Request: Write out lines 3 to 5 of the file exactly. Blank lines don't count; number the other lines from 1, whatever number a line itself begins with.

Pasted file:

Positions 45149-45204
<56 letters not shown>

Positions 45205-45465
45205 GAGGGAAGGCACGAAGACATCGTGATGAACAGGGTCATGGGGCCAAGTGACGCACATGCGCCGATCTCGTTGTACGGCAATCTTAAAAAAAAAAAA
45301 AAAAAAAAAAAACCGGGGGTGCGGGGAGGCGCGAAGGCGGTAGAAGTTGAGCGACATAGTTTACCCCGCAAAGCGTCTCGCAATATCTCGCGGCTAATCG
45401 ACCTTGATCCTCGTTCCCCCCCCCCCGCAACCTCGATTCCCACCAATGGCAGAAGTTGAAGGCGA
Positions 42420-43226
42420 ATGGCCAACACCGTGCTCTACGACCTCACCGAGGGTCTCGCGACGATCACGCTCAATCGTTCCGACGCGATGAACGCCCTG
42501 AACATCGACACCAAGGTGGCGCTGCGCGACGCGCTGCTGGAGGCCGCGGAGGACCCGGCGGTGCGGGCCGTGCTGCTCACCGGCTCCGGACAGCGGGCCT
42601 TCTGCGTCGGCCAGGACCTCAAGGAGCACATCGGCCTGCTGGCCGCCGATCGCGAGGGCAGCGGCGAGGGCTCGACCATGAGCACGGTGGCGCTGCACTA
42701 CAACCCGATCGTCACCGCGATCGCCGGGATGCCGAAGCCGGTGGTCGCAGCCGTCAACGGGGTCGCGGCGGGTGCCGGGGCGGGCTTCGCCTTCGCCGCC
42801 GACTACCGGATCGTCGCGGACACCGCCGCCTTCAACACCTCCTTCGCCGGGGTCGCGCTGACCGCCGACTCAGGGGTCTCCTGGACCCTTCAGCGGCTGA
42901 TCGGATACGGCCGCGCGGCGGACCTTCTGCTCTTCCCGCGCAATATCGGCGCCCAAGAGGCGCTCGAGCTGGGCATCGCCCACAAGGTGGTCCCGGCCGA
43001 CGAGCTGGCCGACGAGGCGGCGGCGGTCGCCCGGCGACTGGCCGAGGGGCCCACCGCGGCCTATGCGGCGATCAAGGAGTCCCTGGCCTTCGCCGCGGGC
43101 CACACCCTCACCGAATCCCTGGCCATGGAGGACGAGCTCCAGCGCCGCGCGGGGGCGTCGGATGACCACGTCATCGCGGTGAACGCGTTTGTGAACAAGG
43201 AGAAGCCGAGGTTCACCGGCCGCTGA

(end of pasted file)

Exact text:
Positions 45205-45465
45205 GAGGGAAGGCACGAAGACATCGTGATGAACAGGGTCATGGGGCCAAGTGACGCACATGCGCCGATCTCGTTGTACGGCAATCTTAAAAAAAAAAAA
45301 AAAAAAAAAAAACCGGGGGTGCGGGGAGGCGCGAAGGCGGTAGAAGTTGAGCGACATAGTTTACCCCGCAAAGCGTCTCGCAATATCTCGCGGCTAATCG